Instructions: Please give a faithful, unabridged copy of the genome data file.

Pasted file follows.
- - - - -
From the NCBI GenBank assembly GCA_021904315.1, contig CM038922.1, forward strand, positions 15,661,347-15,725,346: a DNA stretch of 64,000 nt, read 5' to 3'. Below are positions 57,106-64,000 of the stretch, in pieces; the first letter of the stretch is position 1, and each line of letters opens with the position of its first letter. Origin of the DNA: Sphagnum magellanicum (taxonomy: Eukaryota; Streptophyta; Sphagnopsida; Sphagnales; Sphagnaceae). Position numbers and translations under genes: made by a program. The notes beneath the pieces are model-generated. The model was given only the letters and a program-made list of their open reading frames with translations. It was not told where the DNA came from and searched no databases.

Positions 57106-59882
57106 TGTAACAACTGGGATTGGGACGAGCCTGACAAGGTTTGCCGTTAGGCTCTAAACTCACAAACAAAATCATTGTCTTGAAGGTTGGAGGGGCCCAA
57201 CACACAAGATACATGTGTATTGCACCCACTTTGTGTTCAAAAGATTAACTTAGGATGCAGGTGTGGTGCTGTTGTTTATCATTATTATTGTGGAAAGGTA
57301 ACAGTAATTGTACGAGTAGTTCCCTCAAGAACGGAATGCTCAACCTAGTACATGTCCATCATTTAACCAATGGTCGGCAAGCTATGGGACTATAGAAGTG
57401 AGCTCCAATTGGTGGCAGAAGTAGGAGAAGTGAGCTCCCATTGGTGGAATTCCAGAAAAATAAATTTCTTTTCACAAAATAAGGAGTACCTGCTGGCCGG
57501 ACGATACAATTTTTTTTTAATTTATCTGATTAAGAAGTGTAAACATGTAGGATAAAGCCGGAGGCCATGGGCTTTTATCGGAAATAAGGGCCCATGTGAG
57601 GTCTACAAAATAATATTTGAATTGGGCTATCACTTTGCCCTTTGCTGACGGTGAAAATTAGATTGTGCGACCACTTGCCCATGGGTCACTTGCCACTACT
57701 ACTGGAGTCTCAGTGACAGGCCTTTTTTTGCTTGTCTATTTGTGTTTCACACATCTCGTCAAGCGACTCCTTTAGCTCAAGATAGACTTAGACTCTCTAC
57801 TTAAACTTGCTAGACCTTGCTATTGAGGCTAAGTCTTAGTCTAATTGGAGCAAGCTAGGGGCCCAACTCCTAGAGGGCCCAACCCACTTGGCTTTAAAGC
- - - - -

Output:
From the NCBI GenBank assembly GCA_021904315.1, contig CM038922.1, forward strand, positions 15,661,347-15,725,346: a DNA stretch of 64,000 nt, read 5' to 3'. Below are positions 57,106-64,000 of the stretch, in pieces; the first letter of the stretch is position 1, and each line of letters opens with the position of its first letter. Origin of the DNA: Sphagnum magellanicum (taxonomy: Eukaryota; Streptophyta; Sphagnopsida; Sphagnales; Sphagnaceae). Position numbers and translations under genes: made by a program. The notes beneath the pieces are model-generated. The model was given only the letters and a program-made list of their open reading frames with translations. It was not told where the DNA came from and searched no databases.

Positions 57106-59882
57106 TGTAACAACTGGGATTGGGACGAGCCTGACAAGGTTTGCCGTTAGGCTCTAAACTCACAAACAAAATCATTGTCTTGAAGGTTGGAGGGGCCCAA
57201 CACACAAGATACATGTGTATTGCACCCACTTTGTGTTCAAAAGATTAACTTAGGATGCAGGTGTGGTGCTGTTGTTTATCATTATTATTGTGGAAAGGTA
57301 ACAGTAATTGTACGAGTAGTTCCCTCAAGAACGGAATGCTCAACCTAGTACATGTCCATCATTTAACCAATGGTCGGCAAGCTATGGGACTATAGAAGTG
57401 AGCTCCAATTGGTGGCAGAAGTAGGAGAAGTGAGCTCCCATTGGTGGAATTCCAGAAAAATAAATTTCTTTTCACAAAATAAGGAGTACCTGCTGGCCGG
57501 ACGATACAATTTTTTTTTAATTTATCTGATTAAGAAGTGTAAACATGTAGGATAAAGCCGGAGGCCATGGGCTTTTATCGGAAATAAGGGCCCATGTGAG
57601 GTCTACAAAATAATATTTGAATTGGGCTATCACTTTGCCCTTTGCTGACGGTGAAAATTAGATTGTGCGACCACTTGCCCATGGGTCACTTGCCACTACT
57701 ACTGGAGTCTCAGTGACAGGCCTTTTTTTGCTTGTCTATTTGTGTTTCACACATCTCGTCAAGCGACTCCTTTAGCTCAAGATAGACTTAGACTCTCTAC
57801 TTAAACTTGCTAGACCTTGCTATTGAGGCTAAGTCTTAGTCTAATTGGAGCAAGCTAGGGGCCCAACTCCTAGAGGGCCCAACCCACTTGGCTTTAAAGC